Women urged to ditch the Pill and opt for longer-lasting contraceptives
WOMEN in Scotland are being urged to consider alternative contraceptives to the Pill or condoms in an effort to cut the number of unwanted pregnancies and repeat abortions.
A campaign has been launched to highlight the longer-lasting alternatives women have in birth control, such as contraceptive implants and other devices.
At the moment, only 4 per cent of women in Scotland use these types of contraception – but health officials want to increase this to 10 per cent.
NHS Health Scotland said the methods would not be suitable for everyone, but many women who tried them found they fitted well into their lives.
Sexual health charities welcomed the campaign, which is set to be followed in England. The forms of contraception being highlighted by the campaign are implants, the intrauterine device (IUD) and the intrauterine system (IUS).
Implants are put just under the skin of the arm, while the others are fitted inside the womb in a short procedure.
The devices are effective for between three and ten years and fertility quickly returns when they are removed. But they do not protect against sexually transmitted infections, meaning that women would still have to use a condom with a new partner.
Shirley Fraser, the health improvement programme manager at NHS Health Scotland, said they wanted women aged 18 to 44 to look at other contraceptive options, rather than just turning to the Pill or condoms.
"We know that they are over 99 per cent effective at preventing unintended pregnancies. But most women when they go to their GP to ask for contraception just usually say, 'Can I have the Pill?', and they get what they ask for, rather than opening up a conversation about what the most effective option for them might be."
Ms Fraser said only 4 per cent of women used these three types of contraception, compared with more than 50 per cent who used the Pill, condoms or a combination of both.
"We have got rising rates of repeat terminations. Most of that is because, when people use condoms or the Pill, they are not using them consistently. They forget to take it or use it. These methods, once they are fitted, you can forget about them. You can use them if you have had a baby, if you want to delay having a baby; you can use them at any age, and they last between three and ten years," she said.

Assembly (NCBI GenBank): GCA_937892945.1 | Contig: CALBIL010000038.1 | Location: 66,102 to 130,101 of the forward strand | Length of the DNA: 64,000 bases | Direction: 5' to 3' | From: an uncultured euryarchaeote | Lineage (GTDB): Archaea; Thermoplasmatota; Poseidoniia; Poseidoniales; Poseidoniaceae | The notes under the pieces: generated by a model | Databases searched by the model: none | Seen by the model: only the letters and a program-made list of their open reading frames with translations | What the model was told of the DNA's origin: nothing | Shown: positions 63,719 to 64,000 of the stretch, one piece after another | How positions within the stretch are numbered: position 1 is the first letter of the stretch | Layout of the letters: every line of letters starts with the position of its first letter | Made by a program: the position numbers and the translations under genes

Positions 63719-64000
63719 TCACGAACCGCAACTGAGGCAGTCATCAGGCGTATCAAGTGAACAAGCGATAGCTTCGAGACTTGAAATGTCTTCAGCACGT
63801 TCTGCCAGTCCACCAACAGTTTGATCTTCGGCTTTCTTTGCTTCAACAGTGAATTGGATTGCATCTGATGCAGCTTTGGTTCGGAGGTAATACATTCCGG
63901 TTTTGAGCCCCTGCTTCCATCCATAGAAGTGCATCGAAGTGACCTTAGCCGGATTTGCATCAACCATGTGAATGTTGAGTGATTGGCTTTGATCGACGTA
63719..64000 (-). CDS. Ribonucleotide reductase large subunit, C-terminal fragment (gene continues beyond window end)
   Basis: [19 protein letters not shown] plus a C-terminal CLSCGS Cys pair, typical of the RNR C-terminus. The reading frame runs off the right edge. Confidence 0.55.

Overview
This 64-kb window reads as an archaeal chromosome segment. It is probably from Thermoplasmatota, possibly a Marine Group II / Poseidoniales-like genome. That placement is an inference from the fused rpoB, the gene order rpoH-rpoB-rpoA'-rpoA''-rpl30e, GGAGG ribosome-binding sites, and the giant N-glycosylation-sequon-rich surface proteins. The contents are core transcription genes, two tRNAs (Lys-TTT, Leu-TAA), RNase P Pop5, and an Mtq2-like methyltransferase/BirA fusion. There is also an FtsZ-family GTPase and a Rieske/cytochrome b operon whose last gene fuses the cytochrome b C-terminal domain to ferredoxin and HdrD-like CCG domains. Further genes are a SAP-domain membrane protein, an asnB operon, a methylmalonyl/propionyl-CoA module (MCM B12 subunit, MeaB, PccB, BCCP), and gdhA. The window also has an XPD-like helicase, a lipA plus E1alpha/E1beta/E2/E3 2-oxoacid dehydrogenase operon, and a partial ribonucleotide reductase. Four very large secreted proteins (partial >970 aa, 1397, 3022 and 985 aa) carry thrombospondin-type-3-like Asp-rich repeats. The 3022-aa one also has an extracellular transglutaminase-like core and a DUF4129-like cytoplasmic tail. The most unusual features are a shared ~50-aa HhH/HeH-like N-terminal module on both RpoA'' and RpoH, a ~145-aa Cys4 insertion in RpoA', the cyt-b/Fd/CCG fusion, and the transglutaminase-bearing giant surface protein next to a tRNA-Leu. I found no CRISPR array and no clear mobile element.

Ms Fraser said they wanted to explode myths, such as the belief that these forms of contraception made women put on weight, or meant that it took longer to get their fertility back.
She added that longer-lasting contraception could have some side-effects, such as headaches or heavier periods, but in most cases these did not last long.
The campaign will include posters in clothes shop changing rooms, in cinemas and in leisure centres, with radio adverts planned in the future.
Public health minister Shona Robison said the Scottish Government was committed to reducing the numbers of both unintended pregnancies and sexually transmitted infections. She said the latest campaign was part of their wider plans to improve sexual health.
"It aims to make women more aware of longer-lasting reversible contraceptives and increase their use," she said.
Natika Hali, from the fpa (Family Planning Association), said: "Fpa has long campaigned that contraception isn't just a medical decision, it's a lifestyle choice as well.
"So we're extremely pleased that NHS Health Scotland is highlighting three of the most effective methods in such a positive way."
DAWN Hall had been using the Pill for 11 years when her doctor recommended she try another form of contraception.
She had suffered migraines for many years and her GP believed the Pill could be making it worse.
So she switched to using the intrauterine system (IUS) – or coil – which is fitted in the womb and releases the hormone progesterone.
Ms Hall, 31, said she had not suffered migraines since switching and no longer had to worry about taking a pill every day.
The project manager from Irvine said: "It was not very comfortable getting it fitted, especially not having had children.
"But then once it's in you don't have to worry about it. The first couple of days afterwards was a bit sore, just like having cramps.
"But after a while it was no trouble at all."
Ms Hall said another benefit was that because the coil contained progesterone, she no longer had periods.
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Saturday 18 May 2013
Temperature: 9 C to 13 C
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Temperature: 9 C to 18 C
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Wind direction: North east